ISSN (Print) - 0012-9976 | ISSN (Online) - 2349-8846

Articles by B K Roy BurmanSubscribe to B K Roy Burman

Draft NAtional Tribal Policy of 2006: Creating Consternation

The new draft tribal policy is a reworking of a similar document given shape by the previous NDA government. However, rather than rectify the lacunae noticed in the earlier policy, the new draft has several regressive features. The proposal to reinstate the "single line administration", for instance, would lead to a concentration of powers in the district official instead of fostering actual decentralisation at the grassroot level.

Backward Classes and the Census-Putting the Record Straight

record straight, (I) In view of the constitutional commitment of having a list of socially and educationally backward classes, the 1951 Census had made a limited castewise enumeration apart from that relating to scheduled castes and scheduled tribes.1 Some of the states were already having a list of educationally backward castes and comunities, apart from the SC and ST, Besides, a list of obviously so-called advanced castes like the brahman, kayastha and rajput was prepared. The census enumerators were instructed not to record the caste names of persons belonging to the latter categories but to record others. Thus a large number of castes were enumerated. But the data were not published. These were made available to the first Backward Classes Commission. The report of the commission makes a mention of this fact. I had a personal set. I made the same available to the second Backward Classes Commission, as chairman of the Technical Advisory Committee of the commission, but the commission did not use these data and took a dishonest course, in protest against which I dissociated myself from the commission and later made a public statement. To avoid misunderstanding I should make it clear that I am fully committed to reservation for SC, ST and OBC and to affirmative action for minorities. In 1991,I informed Vinod Pande, the then secretary, Interstate Council, about this source of information. I think a friend I know has a set. Even without enumeration of castewise data during the 2001 Census, most of the requisite information can be obtained by an acceptable method of projection of 1951 and earlier census data.

Problems and Prospects of Tribal Development in North-East India

The tribe as a social formation may be identified in two ways: first as a stage in the history of evotution of societies; second, as a society organised on the basis of kinship ties which enables it to be a multi-functional grouping. A tribe can thus outgrow its primitiveness and retain its social boundary, an essential feature of its identity. Within this conceptualisation of the tribals, what have been the constraints to their development in north-east India THE problems and prospects of tribal development may be considered along two axes: (a) as ethnic entities and (b) as status-class.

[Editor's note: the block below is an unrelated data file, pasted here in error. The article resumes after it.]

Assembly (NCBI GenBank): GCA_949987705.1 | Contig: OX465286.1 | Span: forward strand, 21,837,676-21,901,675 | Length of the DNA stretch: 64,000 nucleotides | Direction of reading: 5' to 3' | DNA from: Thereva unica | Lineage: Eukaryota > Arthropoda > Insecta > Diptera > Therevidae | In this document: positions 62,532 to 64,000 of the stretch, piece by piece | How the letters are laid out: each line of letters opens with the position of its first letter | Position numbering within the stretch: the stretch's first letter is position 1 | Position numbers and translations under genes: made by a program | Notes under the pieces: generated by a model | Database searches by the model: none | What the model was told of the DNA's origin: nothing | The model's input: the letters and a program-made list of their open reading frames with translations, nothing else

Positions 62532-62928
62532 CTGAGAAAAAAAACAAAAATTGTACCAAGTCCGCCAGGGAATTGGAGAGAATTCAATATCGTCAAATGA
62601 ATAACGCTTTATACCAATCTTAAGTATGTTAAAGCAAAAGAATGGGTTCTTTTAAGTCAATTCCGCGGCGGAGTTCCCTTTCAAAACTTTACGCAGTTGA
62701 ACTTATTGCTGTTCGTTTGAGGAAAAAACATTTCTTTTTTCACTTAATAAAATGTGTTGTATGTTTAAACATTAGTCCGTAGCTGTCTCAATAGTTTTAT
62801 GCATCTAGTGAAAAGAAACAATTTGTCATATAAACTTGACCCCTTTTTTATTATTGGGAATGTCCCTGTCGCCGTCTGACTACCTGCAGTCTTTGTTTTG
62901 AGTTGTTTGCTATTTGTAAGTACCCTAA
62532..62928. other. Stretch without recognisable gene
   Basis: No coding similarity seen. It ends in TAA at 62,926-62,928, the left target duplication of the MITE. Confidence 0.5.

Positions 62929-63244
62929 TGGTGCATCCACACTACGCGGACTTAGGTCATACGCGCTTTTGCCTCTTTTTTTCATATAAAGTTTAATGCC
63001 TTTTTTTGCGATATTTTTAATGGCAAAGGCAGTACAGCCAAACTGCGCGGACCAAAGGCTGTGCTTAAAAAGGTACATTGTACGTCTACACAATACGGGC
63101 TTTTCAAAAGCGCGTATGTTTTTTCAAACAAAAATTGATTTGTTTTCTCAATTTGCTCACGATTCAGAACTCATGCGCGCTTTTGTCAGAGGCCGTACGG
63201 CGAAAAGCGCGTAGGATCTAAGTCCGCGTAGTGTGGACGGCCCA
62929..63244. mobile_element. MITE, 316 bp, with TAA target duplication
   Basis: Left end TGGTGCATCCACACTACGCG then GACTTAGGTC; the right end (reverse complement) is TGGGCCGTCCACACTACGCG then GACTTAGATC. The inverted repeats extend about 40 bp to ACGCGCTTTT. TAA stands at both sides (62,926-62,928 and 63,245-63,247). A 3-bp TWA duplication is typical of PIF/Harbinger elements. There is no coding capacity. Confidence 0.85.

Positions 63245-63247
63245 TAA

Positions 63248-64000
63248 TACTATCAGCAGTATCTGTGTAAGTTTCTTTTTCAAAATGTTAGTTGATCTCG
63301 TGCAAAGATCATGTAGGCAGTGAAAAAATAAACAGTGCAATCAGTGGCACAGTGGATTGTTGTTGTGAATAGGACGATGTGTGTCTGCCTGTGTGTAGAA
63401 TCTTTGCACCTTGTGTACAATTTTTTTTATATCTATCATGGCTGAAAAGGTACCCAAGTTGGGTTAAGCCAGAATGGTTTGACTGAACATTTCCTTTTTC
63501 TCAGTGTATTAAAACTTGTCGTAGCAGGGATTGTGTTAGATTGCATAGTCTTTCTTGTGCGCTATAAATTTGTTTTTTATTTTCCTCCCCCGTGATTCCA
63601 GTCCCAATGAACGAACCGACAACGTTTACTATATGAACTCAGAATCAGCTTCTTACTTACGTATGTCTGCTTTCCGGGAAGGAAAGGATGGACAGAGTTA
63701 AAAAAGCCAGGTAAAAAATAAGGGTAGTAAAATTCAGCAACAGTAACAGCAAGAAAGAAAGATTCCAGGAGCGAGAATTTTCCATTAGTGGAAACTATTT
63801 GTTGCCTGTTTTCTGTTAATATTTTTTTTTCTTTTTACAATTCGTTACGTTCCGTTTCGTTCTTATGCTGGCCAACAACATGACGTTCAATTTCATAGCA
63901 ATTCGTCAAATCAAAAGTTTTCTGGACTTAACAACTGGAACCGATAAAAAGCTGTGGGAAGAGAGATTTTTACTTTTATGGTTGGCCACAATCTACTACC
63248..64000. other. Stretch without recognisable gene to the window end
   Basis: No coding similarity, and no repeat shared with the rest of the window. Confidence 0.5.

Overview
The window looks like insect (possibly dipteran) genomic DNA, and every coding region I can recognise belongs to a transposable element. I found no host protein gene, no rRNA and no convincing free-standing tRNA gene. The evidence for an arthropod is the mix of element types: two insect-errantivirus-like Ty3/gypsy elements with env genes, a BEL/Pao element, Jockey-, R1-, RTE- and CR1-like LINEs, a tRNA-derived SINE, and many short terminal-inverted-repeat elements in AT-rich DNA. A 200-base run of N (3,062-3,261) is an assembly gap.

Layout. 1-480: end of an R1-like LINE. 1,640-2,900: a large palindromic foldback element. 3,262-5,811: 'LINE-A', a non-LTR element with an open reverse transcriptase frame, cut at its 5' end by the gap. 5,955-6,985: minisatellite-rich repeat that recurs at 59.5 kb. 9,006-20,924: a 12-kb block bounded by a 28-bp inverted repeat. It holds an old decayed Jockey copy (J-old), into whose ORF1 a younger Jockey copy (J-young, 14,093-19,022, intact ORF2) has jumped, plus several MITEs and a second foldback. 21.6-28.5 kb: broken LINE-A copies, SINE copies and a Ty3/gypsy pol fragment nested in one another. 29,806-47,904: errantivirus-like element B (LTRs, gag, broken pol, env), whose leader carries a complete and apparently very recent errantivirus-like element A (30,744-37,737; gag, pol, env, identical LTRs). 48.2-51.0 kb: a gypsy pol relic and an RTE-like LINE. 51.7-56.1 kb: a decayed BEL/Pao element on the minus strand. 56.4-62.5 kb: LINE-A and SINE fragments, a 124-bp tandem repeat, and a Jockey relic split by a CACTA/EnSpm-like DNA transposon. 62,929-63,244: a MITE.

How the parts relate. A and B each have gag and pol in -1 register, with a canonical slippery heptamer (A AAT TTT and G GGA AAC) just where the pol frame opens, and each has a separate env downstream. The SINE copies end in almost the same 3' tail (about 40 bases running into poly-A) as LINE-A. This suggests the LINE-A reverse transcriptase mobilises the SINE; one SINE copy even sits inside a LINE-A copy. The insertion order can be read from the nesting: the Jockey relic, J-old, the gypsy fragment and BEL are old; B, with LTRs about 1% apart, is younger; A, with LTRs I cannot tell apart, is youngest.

Transformation of Tribes and Analogous Social Formations

The first, most urgent, task is now to preserve these gains until such time as -the business upswing in the Western industrial world brings more fundamental relief to the debtor countries. The second, less immediate, but probably more formidable task is to look beyond the immediate period and to try to resolve the 'systemic' problems such as. the complexrelations between authorities and banks, the maturity profile of the outstanding international bank debt and international capital flows available to finance future current account deficits. On these issues the report is content to just indicate that "although the importance of these -issues speaks tor itself, the possible approaches to dealing with them depend so much on current developments that it would seem premature at this stage to put forward any formal recommendations for their solution. But it is vital that policy -makers, in their day- to-day handling of current problems, keep them in mind." The report goes on to explain the role of the central banking community, international organisations such as the IMF and the World Bank, the banks and the debtor countries in averting the immediate financial crisis and also in tackling the related problems in the medium-term. Though the Bank: recognises the role of the banks in external financing, it casts doubts on whether they could or should go on with unconditional balance of payments financing, as they have been doing in the past. According to the report, "a graduated. conditionally properly adjusted to each case would be a vast improvement over the bank's behaviour during these past few years.... It woud perhaps be possible to devise co-operative schemes between the IMF and private lenders, just as it is desirable that there should be even more co-financing between the World Bank and the banks." For enabling the IMF and the World bank to play an effective role, the report calls for increased resources to be put at the disposal of both institutions. The report draws a distinction between current account deficit and development finance. It favours current account deficits being financed by the IMF with the assistance of banks and the provision of development finance by World Bank.

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